BREAKING - Strikelines spread from fast food to coffee; new locations & new cities join movement

Early-morning coffee strikelines hit Seattle as first-ever national low-wage workers strike expands to new locations and three-dozen cities, including Missoula, Oakland, and Los Angeles Call to "Strike Poverty - Raise Seattle" echoes across the country with similar calls for better pay and the right to organize Low-wage workers call to lift the economy with better pay of $15/hour and the right to organize

NEW COFFEE LOCATIONS: 6:00 am - Starbucks, 1125 4th Ave. 6:30 am - Specialty's Coffee - 1023 3rd Avenue 6:30 am - Top Pot Coffee - 720 Third Ave


The first-ever national strike of low-wage workers is already bigger than expected, as coffee workers launch early morning strikelines in downtown Seattle and  fast food workers in more than three dozen cities from Missoula to Oakland to Los Angeles do the same.

Similar strikelines are also being launched by low-wage workers in more than four dozen cities across the country today, including Missoula, Oakland, and Los Angeles, responding to the call joined by Seattle fast food workers to "Turn off the fryers, take off your aprons, and walk out August 29th."

Expansion to coffee: The difficult economic circumstances of many low-wage baristas in Seattle were recently brought into sharp relief by the recent story of the Starbucks worker on food stamps who was fired for eating an expired sandwich from the garbage. Baristas from different chains throughout the industry face similar circumstances, as coffee is yet another primarily low-wage industry where most workers simply aren't paid enough to afford the basics. Despite the wealth of some in our region, 7 of the 10 fastest-growing jobs pay poverty wages.

Who: Baristas in Seattle and fast-food workers in Seattle, Missoula, Oakland, Los Angeles, and more then 3 dozen cities across the country.

What: Launch strikelines across the country calling for better pay and the right to organize without retaliation.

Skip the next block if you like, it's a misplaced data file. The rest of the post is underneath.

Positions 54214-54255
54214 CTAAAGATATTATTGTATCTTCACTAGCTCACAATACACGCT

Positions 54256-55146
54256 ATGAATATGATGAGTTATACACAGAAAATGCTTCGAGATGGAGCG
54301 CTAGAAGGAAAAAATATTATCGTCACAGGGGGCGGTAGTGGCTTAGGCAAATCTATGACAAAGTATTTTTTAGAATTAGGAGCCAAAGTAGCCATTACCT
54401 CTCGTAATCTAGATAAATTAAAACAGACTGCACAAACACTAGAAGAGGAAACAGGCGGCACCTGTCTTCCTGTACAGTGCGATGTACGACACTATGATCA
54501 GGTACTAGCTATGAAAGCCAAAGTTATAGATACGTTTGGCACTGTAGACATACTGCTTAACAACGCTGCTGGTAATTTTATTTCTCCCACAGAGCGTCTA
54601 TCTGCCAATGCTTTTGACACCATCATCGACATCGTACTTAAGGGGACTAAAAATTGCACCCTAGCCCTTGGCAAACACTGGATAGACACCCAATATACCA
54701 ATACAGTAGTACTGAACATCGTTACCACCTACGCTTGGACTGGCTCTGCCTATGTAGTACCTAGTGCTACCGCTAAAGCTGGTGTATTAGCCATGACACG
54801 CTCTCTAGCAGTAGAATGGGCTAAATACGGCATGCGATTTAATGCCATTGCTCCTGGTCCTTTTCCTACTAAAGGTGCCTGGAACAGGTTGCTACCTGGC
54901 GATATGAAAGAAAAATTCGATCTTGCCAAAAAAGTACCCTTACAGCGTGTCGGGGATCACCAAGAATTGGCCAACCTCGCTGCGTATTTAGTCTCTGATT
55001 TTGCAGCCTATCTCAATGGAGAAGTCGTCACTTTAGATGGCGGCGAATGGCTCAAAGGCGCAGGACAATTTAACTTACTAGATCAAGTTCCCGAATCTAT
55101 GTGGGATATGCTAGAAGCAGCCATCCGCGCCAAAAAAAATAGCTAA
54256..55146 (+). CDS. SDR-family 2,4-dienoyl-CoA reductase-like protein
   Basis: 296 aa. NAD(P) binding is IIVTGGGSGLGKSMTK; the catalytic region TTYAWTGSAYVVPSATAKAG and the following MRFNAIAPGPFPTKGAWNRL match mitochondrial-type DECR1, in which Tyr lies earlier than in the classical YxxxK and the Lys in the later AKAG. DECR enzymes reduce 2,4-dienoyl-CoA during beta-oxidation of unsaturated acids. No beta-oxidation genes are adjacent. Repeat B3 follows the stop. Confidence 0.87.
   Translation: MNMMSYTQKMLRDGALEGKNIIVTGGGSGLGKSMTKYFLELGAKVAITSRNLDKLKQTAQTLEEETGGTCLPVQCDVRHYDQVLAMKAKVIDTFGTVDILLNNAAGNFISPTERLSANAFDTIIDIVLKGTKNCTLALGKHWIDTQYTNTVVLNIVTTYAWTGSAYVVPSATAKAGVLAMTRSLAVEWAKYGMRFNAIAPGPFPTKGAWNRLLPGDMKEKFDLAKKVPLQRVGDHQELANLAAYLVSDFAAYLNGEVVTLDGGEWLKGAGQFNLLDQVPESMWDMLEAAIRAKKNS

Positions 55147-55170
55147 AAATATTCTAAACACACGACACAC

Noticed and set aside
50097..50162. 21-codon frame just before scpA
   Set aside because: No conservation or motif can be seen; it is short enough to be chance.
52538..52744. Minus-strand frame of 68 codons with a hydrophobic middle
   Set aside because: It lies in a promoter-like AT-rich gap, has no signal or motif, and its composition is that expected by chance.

When & Where: Thursday, August 29th.

Previously announced:

7:00 am - Westlake Park - morning shift workers gather before strikelines kick off. A brief rally will announce the number of cities joining the strike. (30+ are expected.) 8:30 am - Subway, 501 Seneca St, Seattle 10:30 am - Jimmy Johns - 1200 3rd Ave, Seattle 12:00 pm - Wendy's, 5315 15th Ave NW, Seattle 4:00 pm - Major citywide convergence of striking workers gathers at Plymouth Pillars Park (Pike St & Boren Ave) before heading out to dinner-shift strikelines at nearby fast food locations.

The August 29th national strike comes amidst an extraordinary upsurge of worker unrest which has moved low-wage worker issues to the center of public attention.  From SeaTac to Tacoma to the Skagit Valley to the Seattle mayoral race, highly profitable fast food corporations and other big employers have come under increasing pressure as workers continue to raise the question of how we can build a sustainable economy when the fastest-growing jobs pay poverty wages.

About Good Jobs Seattle:

Sparked by the May 30th fast food strike, Good Jobs Seattle is a growing movement which seeks to build a sustainable future for Seattle's economy from the middle out — by turning poverty-wage jobs in fast food and other industries into good jobs that offer opportunities for a better future and pay enough for workers to afford basic necessities like food, clothing and rent. Good Jobs Seattle is supported by organizations including Washington Community Action Network, Working Washington, OneAmerica, at least one millionaire, and hundreds of workers and grassroots supporters.

A Fact Sheet on the August 29th Strike is available online.

In just a few months fast food workers in Seattle have sparked a fast-growing movement for good jobs:

  • On May 30th, strikelines spread across Seattle as hundreds went on strike for better pay and the right to organize, united under a call to "Strike Poverty - Raise Seattle".
  • On June 15th, mayoral candidates debated what city government could do to raise the economy by lifting up poverty-wage jobs before an audience of about 200 fast food, grocery store, hotel, home care, and other poverty-wage workers and their supporters.
  • On July 11th, fast food workers briefed members of the Seattle city council about working conditions, including low pay, wage theft, and health & safety concerns.
  • On August 1st, informational pickets & in-store teach-ins about criminal wage theft were held at fast food and coffee outlets across the city.


Contact: Sage Wilson,